The Employees of the N.B. Railway at Lennoxtown formed a very successful football team. The team was familiarly known as 'The Tail Lights', and the Station Poet immortalized his favourite team in 1909, in the following verses. :-Noo, frein's, as I sit here and dream O'er heroes in oor fitba, Somehow I think it's only right Their merits should be brought to light. There's several chaps I'll mention here Whose names in papers don't appear, But always faithful to their guns, They're Scotland's first and foremost sons. Tae start, then there is first of all Another Brownlie in the goal; His fame has spread sae faur and wide They've christ'ned him the great McBride. At right-back there is Eddie Shields Who never clicks opponents heels- But plays the game as it should be, From roughness absolutely free. Just see him when his team is pressed He's Robert Compton at his best At Half-back there along with 'Ned', Is Donald whom opponents dread- A perfect genius at the game Wha had he cared could made his name In football all the world o'er Unequalled in the days of yore; But still he dodges all his own In football circles stands alone. At right-half there is James O'Brien, Who never fails for want of trying- A splendid tackler, strongly built- A pair of legs would suit the kilt. Just see him when he's tightly tied He's pluck and grit personified. At centre-half there's Anderson, Who is a very clever one. His judgment and his passing on Both stamp him as a regular don. The touches of this brainy player Resembles Celtics great McNair, No forward rank could fail to shine With such a man as him behind. At left-half there is Barney Gee- A Haughhead bird the same as me- A strapping youth and hardy tae In style he's just another Hay. Noo tae the forwards I must gang Tae make complete my wee bit sang; There's Jamie Sharp at outside-right Who as a 'tail lamp' burns bright. His sparkling runs along the line And deadly crossing's really fine; He proves he is on the dot There's no need for an Anglo-Scot; So woe betide the rushing back That dares to stop this little crack There's Pat Shovlin, the fast inside- A forward wi' a marvellous stride- His sudden bursts when on the ball Recall the sprints of Harold Paul. His flectness in the days of yore Has won him medals in galore. There's Cairter Jock, a hasty cheil- Another Quin - game tae the heel, He binds his forwards like a book And never hesitates to shoot. Gie him a chance - he'll no forget Tae plank the leather in the net. So all that we have got to do, Is pass to Quin- he'll put it through. Next there's Wee Allan frae the Glen, who is just as smairt's tho ither ten. His cuteness and his great command And passing out is really grand; His tricky moves and graceful style Were sadly missed in Aberfoyle. There's Willie Marshall - he's the last Who is a dribbler unsurpassed; A derring forward when in form Will keep the best defenders warm. Now talent spotters, don't neglect Tae give the 'Tail Lamps' due respect, When wanting players of renown Just take a trip to Lennoxtown.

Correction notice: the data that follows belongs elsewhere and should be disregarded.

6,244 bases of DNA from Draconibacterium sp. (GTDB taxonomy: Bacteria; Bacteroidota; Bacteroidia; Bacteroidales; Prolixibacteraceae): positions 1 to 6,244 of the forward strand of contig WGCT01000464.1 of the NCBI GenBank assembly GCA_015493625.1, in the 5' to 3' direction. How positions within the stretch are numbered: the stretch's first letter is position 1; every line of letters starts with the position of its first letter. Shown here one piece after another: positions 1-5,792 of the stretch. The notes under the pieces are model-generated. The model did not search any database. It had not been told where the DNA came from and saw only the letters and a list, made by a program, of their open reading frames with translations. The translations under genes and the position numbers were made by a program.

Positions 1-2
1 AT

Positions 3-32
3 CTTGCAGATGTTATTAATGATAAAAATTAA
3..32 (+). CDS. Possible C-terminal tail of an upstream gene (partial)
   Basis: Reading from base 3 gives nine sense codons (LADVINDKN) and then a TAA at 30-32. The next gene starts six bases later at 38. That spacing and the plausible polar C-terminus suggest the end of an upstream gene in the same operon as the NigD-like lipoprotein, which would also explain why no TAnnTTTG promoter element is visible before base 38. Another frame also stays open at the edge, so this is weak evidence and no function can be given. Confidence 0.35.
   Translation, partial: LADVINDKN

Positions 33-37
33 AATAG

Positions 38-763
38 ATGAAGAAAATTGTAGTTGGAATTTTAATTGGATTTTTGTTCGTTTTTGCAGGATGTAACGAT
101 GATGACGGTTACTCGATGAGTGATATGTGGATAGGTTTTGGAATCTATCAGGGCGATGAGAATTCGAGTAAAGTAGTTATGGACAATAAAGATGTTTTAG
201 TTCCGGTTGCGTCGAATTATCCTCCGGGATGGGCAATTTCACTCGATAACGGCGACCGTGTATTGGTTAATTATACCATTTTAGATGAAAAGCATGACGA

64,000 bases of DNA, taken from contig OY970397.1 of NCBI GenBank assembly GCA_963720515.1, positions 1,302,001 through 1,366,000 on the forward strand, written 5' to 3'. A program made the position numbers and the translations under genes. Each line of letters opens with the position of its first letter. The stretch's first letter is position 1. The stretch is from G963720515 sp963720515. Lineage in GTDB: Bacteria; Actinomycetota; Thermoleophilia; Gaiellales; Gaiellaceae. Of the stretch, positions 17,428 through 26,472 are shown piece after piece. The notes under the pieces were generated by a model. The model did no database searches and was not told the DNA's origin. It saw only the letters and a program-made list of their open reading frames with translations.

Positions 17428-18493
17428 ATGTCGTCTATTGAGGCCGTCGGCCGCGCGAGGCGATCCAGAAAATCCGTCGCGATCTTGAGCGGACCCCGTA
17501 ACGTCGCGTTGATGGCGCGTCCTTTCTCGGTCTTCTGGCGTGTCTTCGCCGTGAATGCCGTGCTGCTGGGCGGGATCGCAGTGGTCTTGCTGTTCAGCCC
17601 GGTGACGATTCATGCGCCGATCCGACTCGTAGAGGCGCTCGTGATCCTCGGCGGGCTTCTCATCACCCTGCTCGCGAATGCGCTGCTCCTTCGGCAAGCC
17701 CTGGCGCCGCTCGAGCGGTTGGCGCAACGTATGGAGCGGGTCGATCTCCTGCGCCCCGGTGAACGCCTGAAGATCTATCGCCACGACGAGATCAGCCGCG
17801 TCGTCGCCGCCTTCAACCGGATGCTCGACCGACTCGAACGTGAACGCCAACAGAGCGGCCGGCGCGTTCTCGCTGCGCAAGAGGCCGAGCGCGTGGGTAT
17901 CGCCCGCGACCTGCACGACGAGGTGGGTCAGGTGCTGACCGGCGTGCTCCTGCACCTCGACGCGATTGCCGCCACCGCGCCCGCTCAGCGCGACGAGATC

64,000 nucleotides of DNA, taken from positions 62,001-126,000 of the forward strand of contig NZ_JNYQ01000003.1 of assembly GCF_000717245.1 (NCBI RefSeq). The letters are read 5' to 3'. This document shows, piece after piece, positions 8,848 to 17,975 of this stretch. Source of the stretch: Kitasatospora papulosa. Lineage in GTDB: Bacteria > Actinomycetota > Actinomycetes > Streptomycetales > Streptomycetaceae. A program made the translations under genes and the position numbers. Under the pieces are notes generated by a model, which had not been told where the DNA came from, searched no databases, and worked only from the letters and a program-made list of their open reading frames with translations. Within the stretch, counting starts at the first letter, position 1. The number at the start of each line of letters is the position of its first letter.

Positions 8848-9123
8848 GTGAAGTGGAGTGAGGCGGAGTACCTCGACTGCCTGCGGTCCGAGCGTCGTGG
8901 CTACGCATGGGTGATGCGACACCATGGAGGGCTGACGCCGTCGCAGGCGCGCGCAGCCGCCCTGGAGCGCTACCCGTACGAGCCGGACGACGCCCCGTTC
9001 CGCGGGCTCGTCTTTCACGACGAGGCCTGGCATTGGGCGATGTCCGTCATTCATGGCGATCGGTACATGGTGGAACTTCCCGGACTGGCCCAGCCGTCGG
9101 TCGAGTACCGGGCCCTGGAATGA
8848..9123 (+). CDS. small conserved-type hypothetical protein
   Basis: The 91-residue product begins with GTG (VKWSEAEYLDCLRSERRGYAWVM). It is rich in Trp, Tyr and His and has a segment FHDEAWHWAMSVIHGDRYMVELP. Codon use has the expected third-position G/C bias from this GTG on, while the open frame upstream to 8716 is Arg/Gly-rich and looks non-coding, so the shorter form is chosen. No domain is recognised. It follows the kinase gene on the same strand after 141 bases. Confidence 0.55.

The Beeching Axe was an informal name for the British government's attempt in the 1960's to control the spiralling cost of running the British Railway system by closing what it considered to be "little-used" and unprofitable railway lines.
The Re-Shaping of British Railways, known ever since as the 'Beeching Report', was published on 27 March 1963, and remains one of the most controversial documents in the history of British railways. The industrialist Dr Richard Beeching was appointed chairman of the British Transport Commission in 1961 and became chairman of the new British Railways Board upon its establishment in 1963. His remit from government was to transform the worsening financial position of the railways and establish a viable network with a secure future. He proposed sweeping reductions in the network and in train services on economic grounds, arguing that 2000 stations and 250 train services should be cut.
His second report, The Development of the Major Trunk Routes, dealt with the creation of a much-reduced but much-improved 'backbone network' of a limited number of key routes; but it was the first report, with its plans for drastic and rapid cuts in the British railway network, which attracted most attention and has continued to be the focus of study and debate.